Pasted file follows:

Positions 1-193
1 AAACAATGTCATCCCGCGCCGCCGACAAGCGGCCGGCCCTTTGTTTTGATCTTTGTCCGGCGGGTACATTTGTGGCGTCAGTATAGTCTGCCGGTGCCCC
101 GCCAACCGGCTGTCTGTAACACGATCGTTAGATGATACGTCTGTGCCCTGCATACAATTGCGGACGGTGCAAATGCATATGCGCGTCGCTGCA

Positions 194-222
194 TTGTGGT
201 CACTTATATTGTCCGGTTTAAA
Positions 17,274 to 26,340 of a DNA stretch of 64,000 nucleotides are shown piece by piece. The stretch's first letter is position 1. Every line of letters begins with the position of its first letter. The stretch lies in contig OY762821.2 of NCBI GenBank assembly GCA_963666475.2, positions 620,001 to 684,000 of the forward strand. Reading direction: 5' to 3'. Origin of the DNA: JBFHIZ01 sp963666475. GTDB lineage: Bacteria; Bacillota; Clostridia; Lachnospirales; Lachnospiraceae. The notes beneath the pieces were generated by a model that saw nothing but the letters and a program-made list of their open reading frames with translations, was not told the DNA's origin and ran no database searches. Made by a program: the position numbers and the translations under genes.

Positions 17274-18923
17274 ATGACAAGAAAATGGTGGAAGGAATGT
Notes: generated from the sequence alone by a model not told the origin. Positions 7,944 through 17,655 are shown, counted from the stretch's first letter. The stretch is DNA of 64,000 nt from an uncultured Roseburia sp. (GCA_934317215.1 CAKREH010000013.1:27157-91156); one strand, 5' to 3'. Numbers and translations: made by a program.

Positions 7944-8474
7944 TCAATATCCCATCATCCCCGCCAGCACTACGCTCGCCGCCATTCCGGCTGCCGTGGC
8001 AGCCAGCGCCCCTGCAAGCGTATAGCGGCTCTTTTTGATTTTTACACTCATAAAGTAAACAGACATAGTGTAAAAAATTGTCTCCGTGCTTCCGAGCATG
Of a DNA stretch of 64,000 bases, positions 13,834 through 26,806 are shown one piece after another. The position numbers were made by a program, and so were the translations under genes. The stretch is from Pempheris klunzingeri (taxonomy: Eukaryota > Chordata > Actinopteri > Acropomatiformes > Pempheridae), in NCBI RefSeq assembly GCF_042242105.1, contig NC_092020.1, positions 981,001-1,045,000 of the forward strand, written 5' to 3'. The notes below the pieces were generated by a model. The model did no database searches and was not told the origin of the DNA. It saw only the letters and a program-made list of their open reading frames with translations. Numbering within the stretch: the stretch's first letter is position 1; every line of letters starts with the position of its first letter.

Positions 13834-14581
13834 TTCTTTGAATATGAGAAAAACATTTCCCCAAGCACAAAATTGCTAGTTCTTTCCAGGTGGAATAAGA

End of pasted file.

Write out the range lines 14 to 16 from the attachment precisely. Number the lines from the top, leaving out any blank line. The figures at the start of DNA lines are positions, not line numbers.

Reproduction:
Of a DNA stretch of 64,000 bases, positions 13,834 through 26,806 are shown one piece after another. The position numbers were made by a program, and so were the translations under genes. The stretch is from Pempheris klunzingeri (taxonomy: Eukaryota > Chordata > Actinopteri > Acropomatiformes > Pempheridae), in NCBI RefSeq assembly GCF_042242105.1, contig NC_092020.1, positions 981,001-1,045,000 of the forward strand, written 5' to 3'. The notes below the pieces were generated by a model. The model did no database searches and was not told the origin of the DNA. It saw only the letters and a program-made list of their open reading frames with translations. Numbering within the stretch: the stretch's first letter is position 1; every line of letters starts with the position of its first letter.

Positions 13834-14581
13834 TTCTTTGAATATGAGAAAAACATTTCCCCAAGCACAAAATTGCTAGTTCTTTCCAGGTGGAATAAGA